Joe Jackson

Joe Jackson

Night and Day II

Sony Classical

For much of Joe Jackson’s two decade long career, I’ve been hoping for Look Sharp II, since that 1979 record first defined for me Jackson’s brand of angry young man post-punk pop. I guess Night and Day II will have to suffice for now. The first Night And Day, in 1982, definitely had its share of strong songs, the great singles “Steppin’ Out” and “Breaking Us in Two” among them. And it wasn’t too long after that that things started to get a bit dodgy in Jackson’s catalogue. But I had hopes that this “sequel” would at least exhibit some of the Jackson sound of old.

Well folks, bad news. Night and Day II is pretty much a sequel in name only. The lyrical theme of life in New York and heavily percussive arrangements may provide a tenuous link to the first record. But Night and Day II is an unpleasant amalgamation of classical, jazz, and dated-sounding synth pop. Jackson plays most of the music himself on piano and synthesizer with contributions from longtime compatriot Graham Maby on bass, a percussionist and a string quartet. He only sings on six of the ten songs, leaving vocals on three tracks to Marianne Faithful (“Love Got Lost”), Dale Devere (“Glamour And Pain”) and Sussan Deyhim (the operatic, Middle Eastern-sounding “Why”).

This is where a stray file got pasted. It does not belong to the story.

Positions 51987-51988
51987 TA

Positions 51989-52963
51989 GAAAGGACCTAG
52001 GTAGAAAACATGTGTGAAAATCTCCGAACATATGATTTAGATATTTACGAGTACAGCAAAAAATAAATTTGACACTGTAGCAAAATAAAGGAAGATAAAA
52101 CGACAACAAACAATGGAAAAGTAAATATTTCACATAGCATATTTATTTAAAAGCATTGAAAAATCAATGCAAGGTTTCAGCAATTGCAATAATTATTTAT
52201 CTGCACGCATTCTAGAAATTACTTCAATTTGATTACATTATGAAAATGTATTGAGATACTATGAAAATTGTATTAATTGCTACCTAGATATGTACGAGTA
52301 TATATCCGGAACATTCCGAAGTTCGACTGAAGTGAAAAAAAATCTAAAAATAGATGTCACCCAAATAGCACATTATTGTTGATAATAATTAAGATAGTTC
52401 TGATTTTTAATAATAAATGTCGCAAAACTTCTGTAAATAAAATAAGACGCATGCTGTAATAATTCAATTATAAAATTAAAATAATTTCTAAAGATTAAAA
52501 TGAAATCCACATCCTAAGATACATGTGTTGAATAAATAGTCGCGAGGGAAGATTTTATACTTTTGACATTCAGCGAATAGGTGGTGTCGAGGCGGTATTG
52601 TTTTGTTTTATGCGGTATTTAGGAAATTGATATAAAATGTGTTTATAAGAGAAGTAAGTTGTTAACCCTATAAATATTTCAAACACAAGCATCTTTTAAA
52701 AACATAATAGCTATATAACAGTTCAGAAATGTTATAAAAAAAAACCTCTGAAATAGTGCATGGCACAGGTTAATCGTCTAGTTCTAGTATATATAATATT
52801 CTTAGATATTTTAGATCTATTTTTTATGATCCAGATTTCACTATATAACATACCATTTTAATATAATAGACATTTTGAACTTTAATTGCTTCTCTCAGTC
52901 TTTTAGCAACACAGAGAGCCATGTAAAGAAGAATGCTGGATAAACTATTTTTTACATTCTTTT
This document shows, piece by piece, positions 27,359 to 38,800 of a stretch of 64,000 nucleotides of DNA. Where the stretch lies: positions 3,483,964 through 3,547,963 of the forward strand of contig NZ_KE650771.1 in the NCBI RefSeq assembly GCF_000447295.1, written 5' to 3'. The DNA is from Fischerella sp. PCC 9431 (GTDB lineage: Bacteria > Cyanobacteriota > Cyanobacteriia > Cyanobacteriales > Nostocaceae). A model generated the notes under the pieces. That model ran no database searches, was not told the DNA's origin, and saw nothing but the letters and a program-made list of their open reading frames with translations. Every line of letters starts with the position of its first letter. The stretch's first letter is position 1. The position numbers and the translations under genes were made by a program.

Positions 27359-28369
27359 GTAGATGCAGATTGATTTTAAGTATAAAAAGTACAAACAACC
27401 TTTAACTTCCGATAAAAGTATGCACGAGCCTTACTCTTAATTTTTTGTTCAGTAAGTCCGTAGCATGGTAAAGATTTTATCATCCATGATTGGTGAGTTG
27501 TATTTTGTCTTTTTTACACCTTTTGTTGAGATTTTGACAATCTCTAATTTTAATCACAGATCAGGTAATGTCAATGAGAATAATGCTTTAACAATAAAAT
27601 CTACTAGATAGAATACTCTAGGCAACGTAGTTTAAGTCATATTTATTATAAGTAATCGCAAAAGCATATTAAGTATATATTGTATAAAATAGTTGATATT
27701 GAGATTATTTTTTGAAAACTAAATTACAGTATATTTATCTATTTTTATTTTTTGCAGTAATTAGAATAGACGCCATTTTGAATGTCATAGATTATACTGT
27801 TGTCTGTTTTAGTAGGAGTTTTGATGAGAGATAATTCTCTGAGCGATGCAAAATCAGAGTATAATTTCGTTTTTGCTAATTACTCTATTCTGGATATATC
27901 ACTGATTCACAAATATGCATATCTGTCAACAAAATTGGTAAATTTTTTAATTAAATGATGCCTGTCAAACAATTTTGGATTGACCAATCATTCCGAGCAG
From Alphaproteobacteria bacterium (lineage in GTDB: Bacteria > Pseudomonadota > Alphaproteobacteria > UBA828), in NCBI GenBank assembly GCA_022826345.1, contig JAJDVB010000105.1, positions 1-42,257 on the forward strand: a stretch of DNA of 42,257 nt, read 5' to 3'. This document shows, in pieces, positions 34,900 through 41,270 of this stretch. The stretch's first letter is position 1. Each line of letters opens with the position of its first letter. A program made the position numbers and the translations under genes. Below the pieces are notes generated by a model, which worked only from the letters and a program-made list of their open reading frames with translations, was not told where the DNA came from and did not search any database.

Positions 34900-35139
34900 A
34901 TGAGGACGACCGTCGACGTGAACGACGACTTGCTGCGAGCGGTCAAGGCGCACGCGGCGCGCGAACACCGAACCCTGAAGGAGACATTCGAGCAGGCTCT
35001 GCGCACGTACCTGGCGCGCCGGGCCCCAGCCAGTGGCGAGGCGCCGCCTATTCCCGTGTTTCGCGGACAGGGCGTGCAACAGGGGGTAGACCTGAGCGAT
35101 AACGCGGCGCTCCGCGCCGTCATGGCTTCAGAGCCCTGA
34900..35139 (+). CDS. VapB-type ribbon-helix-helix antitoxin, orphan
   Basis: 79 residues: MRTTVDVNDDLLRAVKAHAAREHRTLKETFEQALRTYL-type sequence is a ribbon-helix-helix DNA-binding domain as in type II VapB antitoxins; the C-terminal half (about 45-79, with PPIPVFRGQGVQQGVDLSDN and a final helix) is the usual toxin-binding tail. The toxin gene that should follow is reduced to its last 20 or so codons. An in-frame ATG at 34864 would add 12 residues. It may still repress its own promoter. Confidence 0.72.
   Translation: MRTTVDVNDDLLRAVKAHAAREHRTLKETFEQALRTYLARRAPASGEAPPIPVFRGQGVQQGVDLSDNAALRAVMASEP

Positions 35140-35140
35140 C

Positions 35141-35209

But even a little of Jackson goes a long way. On “Stranger Than You,” he sings “On 83rd and Amsterdam, there’s an Indian Jew/ Who pissed on his private parts with a permanent screw.” And get a load of these lines from “Just Because”: “Don’t look at me on the subway and I won’t look at you/ Don’t touch me with your greasy gloves and syphillitic flu.” Yuccch.

“Happyland” is perhaps this record’s “Steppin’ Out.” It has some pretty piano but is nearly marred by the synthetic percussion. Jackson actually quotes that song musically on “Stay.”

So I’m still waiting but not holding my breath for Look Sharp II. And after hearing this record, I’m still waiting for Night and Day II as well.

Sony Music, 550 Madison Ave., New York, NY 10022

Leave a Comment

Your email address will not be published. Required fields are marked with *

Cancel reply

Recently on Ink 19...

From the Archives